- Associated Press - Tuesday, February 11, 2014

Recent editorials from Kentucky newspapers:

Feb. 11

The Independent, Ashland, Ky., on telephone scam:

Kentucky State Police have issued a warning for residents to beware of a telephone scam that so far has only been reported in Harlan County, but if it works in bamboozling innocent people out of their money there, it is a certainly it will expand to other counties.

Most should be able to avoid getting scammed by heeding this simple advice: If it sounds too good to be true, it probably is.

Police say residents report they have received calls from people claiming to be with the U.S. Government Grants Department. The caller claims the person being called is the recipient of a federal grant. All they have to do to receive the grant is to send money. The callers also ask for checking account numbers and credit card information, something no one should give to strangers on the telephone.

Police at the Harlan KSP post say anyone who receives calls, mail or emails from people they don’t know should ignore them.

It is difficult to believe many would fall for such a scam, but apparently there are enough of the gullible to make it worth the time, effort and risks taken by the fake government employees. Sadly, some of the victims of such scams never report them because they are too embarrassed to admit they fell for such a ploy. However, only by reporting the scams can the perpetrators be caught before they steal from other innocent victims.




Feb. 7

Lexington (Ky.) Herald-Leader on smoke-free law deserves a vote:

CVS is giving up $2 billion in annual sales by removing cigarettes from its shelves.

The nation’s second-largest pharmacy with total sales of $123 billion apparently thinks that no longer retailing death and disease will give it a competitive edge as a health-care provider.

Not just CVS sees a competitive advantage in curtailing tobacco consumption, though.

The Kentucky Chamber of Commerce, representing 92,000 businesses, surveyed its members last year and found that more than 90 percent of respondents support a statewide ban on smoking in enclosed public spaces, including most workplaces.

Legislation that would provide that, House Bill 173, cleared the House Health and Welfare Committee Thursday for the third year. Alas, it has yet to receive a vote in either chamber.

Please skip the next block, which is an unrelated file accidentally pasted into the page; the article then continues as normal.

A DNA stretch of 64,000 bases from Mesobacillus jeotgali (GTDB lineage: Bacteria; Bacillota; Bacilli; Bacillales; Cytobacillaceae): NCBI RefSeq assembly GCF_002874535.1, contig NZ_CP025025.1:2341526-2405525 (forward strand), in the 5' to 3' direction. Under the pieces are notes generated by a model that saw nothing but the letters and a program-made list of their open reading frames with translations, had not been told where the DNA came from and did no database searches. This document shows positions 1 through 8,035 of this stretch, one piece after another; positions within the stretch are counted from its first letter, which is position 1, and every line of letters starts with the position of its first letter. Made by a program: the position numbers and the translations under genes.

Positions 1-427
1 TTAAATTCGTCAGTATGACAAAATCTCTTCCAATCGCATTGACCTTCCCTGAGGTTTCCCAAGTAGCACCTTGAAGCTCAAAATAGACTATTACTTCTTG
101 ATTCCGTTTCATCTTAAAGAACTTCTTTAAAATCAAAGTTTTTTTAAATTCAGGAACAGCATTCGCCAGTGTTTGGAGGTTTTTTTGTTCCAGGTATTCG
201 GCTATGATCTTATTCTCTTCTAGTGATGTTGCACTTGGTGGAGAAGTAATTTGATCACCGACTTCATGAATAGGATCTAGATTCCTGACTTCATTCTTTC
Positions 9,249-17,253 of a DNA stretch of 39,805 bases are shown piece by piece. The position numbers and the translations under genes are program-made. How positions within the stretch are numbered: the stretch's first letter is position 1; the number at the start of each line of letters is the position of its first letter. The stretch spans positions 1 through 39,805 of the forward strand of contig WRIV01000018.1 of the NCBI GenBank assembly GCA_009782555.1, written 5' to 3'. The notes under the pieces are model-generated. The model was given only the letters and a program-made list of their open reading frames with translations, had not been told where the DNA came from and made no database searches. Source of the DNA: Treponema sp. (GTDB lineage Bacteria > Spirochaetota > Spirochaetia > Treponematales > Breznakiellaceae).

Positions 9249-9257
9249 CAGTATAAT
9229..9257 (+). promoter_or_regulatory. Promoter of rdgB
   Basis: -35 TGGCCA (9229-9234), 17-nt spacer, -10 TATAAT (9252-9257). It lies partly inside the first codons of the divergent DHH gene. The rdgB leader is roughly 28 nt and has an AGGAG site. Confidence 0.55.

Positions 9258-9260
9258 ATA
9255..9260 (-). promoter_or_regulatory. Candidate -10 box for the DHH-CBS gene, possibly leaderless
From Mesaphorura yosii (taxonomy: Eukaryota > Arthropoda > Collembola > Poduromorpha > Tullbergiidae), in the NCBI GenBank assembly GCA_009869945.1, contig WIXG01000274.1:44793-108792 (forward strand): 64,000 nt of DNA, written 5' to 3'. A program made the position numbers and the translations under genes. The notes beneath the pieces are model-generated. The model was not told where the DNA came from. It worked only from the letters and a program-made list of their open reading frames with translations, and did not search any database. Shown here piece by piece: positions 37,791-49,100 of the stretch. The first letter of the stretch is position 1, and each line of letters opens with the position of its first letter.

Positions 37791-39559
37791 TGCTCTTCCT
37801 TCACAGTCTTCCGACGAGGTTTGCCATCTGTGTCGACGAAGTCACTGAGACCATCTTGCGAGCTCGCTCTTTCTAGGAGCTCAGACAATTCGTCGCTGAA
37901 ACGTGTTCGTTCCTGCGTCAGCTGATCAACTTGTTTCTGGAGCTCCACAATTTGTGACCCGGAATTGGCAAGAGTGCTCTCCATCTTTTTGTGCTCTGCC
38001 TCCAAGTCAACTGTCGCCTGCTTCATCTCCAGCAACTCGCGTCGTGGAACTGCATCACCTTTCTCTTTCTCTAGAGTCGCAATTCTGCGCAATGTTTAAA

This year should be different. Kentucky leads the nation in smoking and cancer. Smoking and secondhand smoke drive up health-care costs for Kentucky’s employers and taxpayers and depress economic productivity.

This General Assembly, which has little money to invest in making the state more competitive, should leap on this opportunity to pass a no-cost pro-business bill.

The property rights and individual liberty arguments wielded against it are bogus. A century of legal precedent establishes that government has the authority - indeed, the duty - to protect public health. Many courts, including Kentucky’s Supreme Court, have ruled that protecting workers and the public from secondhand smoke is a legitimate use of that authority.

This state has a long history with tobacco, but, as the chamber’s Ashli Watts told a legislative committee last fall, “the health effects can no longer be ignored.”




Feb. 9

Courier-Journal, Louisville, Ky., on modest tax plan being a start:

Nearly halfway into the current legislative session, Gov. Steve Beshear has waded in with a plan to upgrade the state’s tax system to create at least some of the revenue Kentucky desperately needs - but it may be too little too late, at least for now.

Some lawmakers already are exhibiting the usual allergic reaction to taxes - even before the plan hits print. Beshear said he wants to seek a consensus before his proposal is filed as a bill.

And the outlook for any reform, no matter how modest, is dicey in an election year with all 100 House seats and half the 38 Senate seats on the ballot. Many incumbent legislators face challengers and likely will be placing political survival ahead of the needs of Kentucky.

Perhaps that’s why the governor has proffered a modest, pro-business plan that falls far short of the one put forth by the latest group to study Kentucky’s revenue and tax problems.

That’s the governor’s Blue Ribbon Commission on Tax Reform, a panel Mr. Beshear appointed in 2012 with Lt. Gov. Jerry Abramson as chairman.

Its mission was broad: to come up with a plan to restructure the state’s rickety tax system in order to generate funds to run a modern state government. Its goals were ambitious: to make the state’s tax system fair, shift taxation from goods to services and provide tax breaks when reasonable.

And its results were bold: a sweeping plan of dozens of changes the commission estimated would raise up to $659 million in new revenue.

Instead the governor proposes a scaled-back plan that would raise only about $210 million. That’s not even enough to cover the state’s current pension shortfall, let alone accommodate needs of education, human services and other areas of a state government that has cut $1.6 billion in spending because of an ongoing decline in revenue

And it provides goodies to the business community - about $234 million in tax cuts - at the expense of others who could have benefited.

Still, even as critics acknowledge, it’s a start. Kentucky’s tax system has been thoroughly studied by a dozen panels over the last several decades, all of which have all reached the same conclusion: Kentucky simply can’t afford not to upgrade the tax system.

It’s not enough to let the state limp along. Kentucky deserves better and citizens should demand it.



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